Erosion is the loss of hard dental tissues caused by chemical influences of non-bacterial origin. Acids in the environment of the oral cavity lower the pH, which leads to enamel demineralization. Saliva counteracts this effect with its buffering capacity. Acids of endogenous and exogenous origin cause erosion.
- Endogenous acids - their source is gastric juices in case of vomiting, bulimia, gastroesophageal reflux or alcohol. In case of vomiting, damage to the palatal surface of the frontal teeth is most common.
- Exogenous acids - their source is food or the work environment. In the working environment, for example, acid vapors during the production of accumulators. In the case of food, especially carbonated soft drinks, candies, citrus fruits, vinegar.
Saliva restores the pH to physiological values thanks to its buffering capacity. In a healthy individual, this process takes about 10 minutes. We encounter a reduced buffering capacity of saliva in individuals suffering from xerostomia
Division[edit | edit source]
The basic division divides erosion according to Eccles:
- Surface lesions - erosion affects only the enamel
- Localized lesions - erosion affects the dentin. Exposed dentin represents less than 1/3 of the lesion.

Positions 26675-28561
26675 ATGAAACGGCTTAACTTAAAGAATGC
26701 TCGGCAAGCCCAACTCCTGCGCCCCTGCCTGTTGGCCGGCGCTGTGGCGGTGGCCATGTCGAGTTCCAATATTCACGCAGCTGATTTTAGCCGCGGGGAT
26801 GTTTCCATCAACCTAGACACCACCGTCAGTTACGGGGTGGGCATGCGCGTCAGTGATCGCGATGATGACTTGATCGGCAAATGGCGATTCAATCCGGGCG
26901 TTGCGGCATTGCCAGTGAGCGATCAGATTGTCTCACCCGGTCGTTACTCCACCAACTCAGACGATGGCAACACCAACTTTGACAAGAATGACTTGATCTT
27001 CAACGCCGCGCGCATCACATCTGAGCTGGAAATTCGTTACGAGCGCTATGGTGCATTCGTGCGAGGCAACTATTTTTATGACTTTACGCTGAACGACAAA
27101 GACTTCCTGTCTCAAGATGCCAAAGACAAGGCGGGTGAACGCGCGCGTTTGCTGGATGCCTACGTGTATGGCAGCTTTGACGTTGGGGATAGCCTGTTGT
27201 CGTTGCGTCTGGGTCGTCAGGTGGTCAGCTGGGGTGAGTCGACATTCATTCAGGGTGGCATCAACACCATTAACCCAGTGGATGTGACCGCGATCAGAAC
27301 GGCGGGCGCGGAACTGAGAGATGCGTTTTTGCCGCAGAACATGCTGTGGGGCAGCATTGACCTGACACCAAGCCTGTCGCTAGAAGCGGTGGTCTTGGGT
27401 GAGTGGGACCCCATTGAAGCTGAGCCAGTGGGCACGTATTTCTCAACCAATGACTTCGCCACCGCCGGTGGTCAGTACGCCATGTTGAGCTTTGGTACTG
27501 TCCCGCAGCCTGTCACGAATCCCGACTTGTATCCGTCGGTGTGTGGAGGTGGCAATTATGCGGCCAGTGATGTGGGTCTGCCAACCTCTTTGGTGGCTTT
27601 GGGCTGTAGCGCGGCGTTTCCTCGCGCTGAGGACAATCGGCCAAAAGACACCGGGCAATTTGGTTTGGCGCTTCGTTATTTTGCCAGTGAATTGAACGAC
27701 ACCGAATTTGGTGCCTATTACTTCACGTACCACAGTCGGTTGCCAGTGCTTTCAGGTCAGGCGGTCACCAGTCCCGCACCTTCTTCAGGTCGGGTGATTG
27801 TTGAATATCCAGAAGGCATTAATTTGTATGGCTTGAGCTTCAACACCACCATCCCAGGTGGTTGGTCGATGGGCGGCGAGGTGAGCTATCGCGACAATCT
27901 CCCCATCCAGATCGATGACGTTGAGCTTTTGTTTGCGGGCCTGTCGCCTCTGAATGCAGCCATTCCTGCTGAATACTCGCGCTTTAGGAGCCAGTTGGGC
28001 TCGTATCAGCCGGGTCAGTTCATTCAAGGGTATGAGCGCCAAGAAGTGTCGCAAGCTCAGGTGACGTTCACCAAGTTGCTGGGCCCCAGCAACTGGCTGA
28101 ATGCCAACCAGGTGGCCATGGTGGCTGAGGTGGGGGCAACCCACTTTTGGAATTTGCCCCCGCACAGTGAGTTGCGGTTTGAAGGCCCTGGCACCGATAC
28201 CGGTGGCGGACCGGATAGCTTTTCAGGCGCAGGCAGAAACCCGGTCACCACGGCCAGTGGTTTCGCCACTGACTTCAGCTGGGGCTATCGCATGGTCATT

- Generalized lesions - erosion affects the dentin. Exposed dentin represents more than 1/3 of the lesion.
The erosive process has an early and a late phase. A superficial lesion appears during the early phase and is a reversible process. Localized and generalized lesions appear at a late stage and are an irreversible process. According to the degree of progression, we divide into active and latent erosion.
- Active (progressing) lesion - The erosion surface is rough. The edges of the erosion are uneven and the protrusions from the edge of the lesion point towards the center of the lesion.
- Intact (latent) lesion - The erosion surface is smooth. The edges of the erosion are rounded and smooth.
BEWE index[edit | edit source]
BEWE(basic erosion wear examination)
|1||Initial loss of surface structures (gloss, perikymata)|
|2||Clinically manifest defects with damage to less than 50% of the tooth surface|
|3||Clinically manifest defects with damage to less than 50% of the tooth surface|
Differential diagnosis[edit | edit source]
Mechanical and erosive defects are often combined, because erosive defects have lower mechanical resistance, therefore it is not always possible to completely separate these processes from each other. For these reasons, it is also not recommended to brush your teeth immediately after eating, when the pH in the mouth is reduced.
Links[edit | edit source]
Related articles[edit | edit source]
Used literature[edit | edit source]
- MINČÍK, Jozef, et al. Kariologie. 1. edition. Praha : Stomateam s.r.o, 2014. 255 pp. ISBN 978-80-904377-2-2.